Whether the submitted samples are properly classified as swimwear, heading 6211, HTSUSA, or shorts, heading 6203, HTSUSA?


The General Rules of Interpretation (GRI) govern classification of merchandise under the HTSUSA. GRI 1 requires that classification be determined according to the terms of the headings and any relative section or chapter notes, taken in order. Where goods cannot be classified solely on the basis of GRI 1, the remaining GRIs will be applied, in the order of their appearance.

In Hampco AppareI, Inc. v. United States, 12 Ct. Int’l Trade 192 (1988), the Court of International Trade stated that three factors must be present if a garment is to be considered swimwear for tariff purposes:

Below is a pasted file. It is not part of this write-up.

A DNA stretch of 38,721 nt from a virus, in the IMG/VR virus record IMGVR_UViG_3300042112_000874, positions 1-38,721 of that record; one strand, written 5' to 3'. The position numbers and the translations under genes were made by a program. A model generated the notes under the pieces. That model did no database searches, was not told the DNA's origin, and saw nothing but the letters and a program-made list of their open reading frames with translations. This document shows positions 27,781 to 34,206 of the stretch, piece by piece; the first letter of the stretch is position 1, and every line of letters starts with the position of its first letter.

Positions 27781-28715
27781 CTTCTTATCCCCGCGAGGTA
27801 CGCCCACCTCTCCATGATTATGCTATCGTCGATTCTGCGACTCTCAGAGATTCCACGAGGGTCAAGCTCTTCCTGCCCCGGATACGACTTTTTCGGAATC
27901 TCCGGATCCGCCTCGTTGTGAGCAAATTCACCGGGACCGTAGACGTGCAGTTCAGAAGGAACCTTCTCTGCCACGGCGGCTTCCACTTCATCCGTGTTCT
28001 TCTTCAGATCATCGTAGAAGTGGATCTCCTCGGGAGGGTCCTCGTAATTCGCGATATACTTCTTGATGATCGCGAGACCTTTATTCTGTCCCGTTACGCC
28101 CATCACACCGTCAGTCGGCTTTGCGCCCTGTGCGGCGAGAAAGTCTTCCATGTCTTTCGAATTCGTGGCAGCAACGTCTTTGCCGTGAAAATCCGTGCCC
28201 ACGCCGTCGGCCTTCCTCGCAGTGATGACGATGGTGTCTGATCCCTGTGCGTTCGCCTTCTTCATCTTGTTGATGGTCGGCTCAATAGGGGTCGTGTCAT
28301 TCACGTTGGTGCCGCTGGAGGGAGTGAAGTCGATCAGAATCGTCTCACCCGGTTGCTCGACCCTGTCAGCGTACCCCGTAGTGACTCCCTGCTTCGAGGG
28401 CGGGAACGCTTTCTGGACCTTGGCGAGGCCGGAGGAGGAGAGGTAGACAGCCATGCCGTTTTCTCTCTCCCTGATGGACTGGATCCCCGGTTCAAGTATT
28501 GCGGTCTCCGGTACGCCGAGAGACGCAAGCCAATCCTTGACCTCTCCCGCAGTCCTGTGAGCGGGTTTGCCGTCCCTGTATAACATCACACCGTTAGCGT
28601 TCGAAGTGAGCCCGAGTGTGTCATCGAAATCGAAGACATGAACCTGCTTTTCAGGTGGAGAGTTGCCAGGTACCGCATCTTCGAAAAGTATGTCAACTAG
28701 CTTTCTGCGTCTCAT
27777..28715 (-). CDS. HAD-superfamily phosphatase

(1) the garment has an elasticized waistband through which a drawstring is threaded,

(2) the garment has an inner lining of lightweight material, namely nylon tricot, and

(3) the garment is designed and constructed for swimming.

Although the Hampco decision involved classification of swimwear under the previous tariff schedule, i.e., the Tariff Schedules of the United States, it is relevant to decisions under the HTSUSA as the tariff language at issue is the same and the current tariff does not offer any new or different guidance regarding the distinction between swimwear and shorts.

The “Guidelines for the Reporting of Imported Products in Various Textile and Apparel Categories”, CIE 13/88, November 23,1988, also provide guidelines in classifying garments as either men’s shorts or swimwear. The “Guidelines” state: